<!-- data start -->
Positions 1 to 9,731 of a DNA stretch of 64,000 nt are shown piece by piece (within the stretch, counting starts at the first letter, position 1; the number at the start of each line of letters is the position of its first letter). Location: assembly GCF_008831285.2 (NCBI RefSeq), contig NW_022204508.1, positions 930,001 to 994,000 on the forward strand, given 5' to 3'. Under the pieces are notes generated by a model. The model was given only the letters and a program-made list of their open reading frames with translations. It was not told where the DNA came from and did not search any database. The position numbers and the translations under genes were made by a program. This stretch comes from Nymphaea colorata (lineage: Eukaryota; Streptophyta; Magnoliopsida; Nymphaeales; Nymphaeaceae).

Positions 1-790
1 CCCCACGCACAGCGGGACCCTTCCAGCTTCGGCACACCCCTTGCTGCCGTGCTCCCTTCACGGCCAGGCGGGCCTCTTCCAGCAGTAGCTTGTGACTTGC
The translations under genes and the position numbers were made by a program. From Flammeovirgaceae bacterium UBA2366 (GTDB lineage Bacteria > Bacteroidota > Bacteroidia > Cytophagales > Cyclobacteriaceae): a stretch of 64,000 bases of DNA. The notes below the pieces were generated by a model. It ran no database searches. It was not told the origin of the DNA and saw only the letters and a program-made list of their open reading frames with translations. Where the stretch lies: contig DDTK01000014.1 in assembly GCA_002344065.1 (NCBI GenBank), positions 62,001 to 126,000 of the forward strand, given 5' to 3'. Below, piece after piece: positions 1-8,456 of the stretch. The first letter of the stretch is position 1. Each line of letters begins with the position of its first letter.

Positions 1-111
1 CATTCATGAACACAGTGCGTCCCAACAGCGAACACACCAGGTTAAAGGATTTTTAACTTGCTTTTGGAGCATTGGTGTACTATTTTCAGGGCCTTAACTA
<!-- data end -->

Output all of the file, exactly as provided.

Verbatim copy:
Positions 1 to 9,731 of a DNA stretch of 64,000 nt are shown piece by piece (within the stretch, counting starts at the first letter, position 1; the number at the start of each line of letters is the position of its first letter). Location: assembly GCF_008831285.2 (NCBI RefSeq), contig NW_022204508.1, positions 930,001 to 994,000 on the forward strand, given 5' to 3'. Under the pieces are notes generated by a model. The model was given only the letters and a program-made list of their open reading frames with translations. It was not told where the DNA came from and did not search any database. The position numbers and the translations under genes were made by a program. This stretch comes from Nymphaea colorata (lineage: Eukaryota; Streptophyta; Magnoliopsida; Nymphaeales; Nymphaeaceae).

Positions 1-790
1 CCCCACGCACAGCGGGACCCTTCCAGCTTCGGCACACCCCTTGCTGCCGTGCTCCCTTCACGGCCAGGCGGGCCTCTTCCAGCAGTAGCTTGTGACTTGC
The translations under genes and the position numbers were made by a program. From Flammeovirgaceae bacterium UBA2366 (GTDB lineage Bacteria > Bacteroidota > Bacteroidia > Cytophagales > Cyclobacteriaceae): a stretch of 64,000 bases of DNA. The notes below the pieces were generated by a model. It ran no database searches. It was not told the origin of the DNA and saw only the letters and a program-made list of their open reading frames with translations. Where the stretch lies: contig DDTK01000014.1 in assembly GCA_002344065.1 (NCBI GenBank), positions 62,001 to 126,000 of the forward strand, given 5' to 3'. Below, piece after piece: positions 1-8,456 of the stretch. The first letter of the stretch is position 1. Each line of letters begins with the position of its first letter.

Positions 1-111
1 CATTCATGAACACAGTGCGTCCCAACAGCGAACACACCAGGTTAAAGGATTTTTAACTTGCTTTTGGAGCATTGGTGTACTATTTTCAGGGCCTTAACTA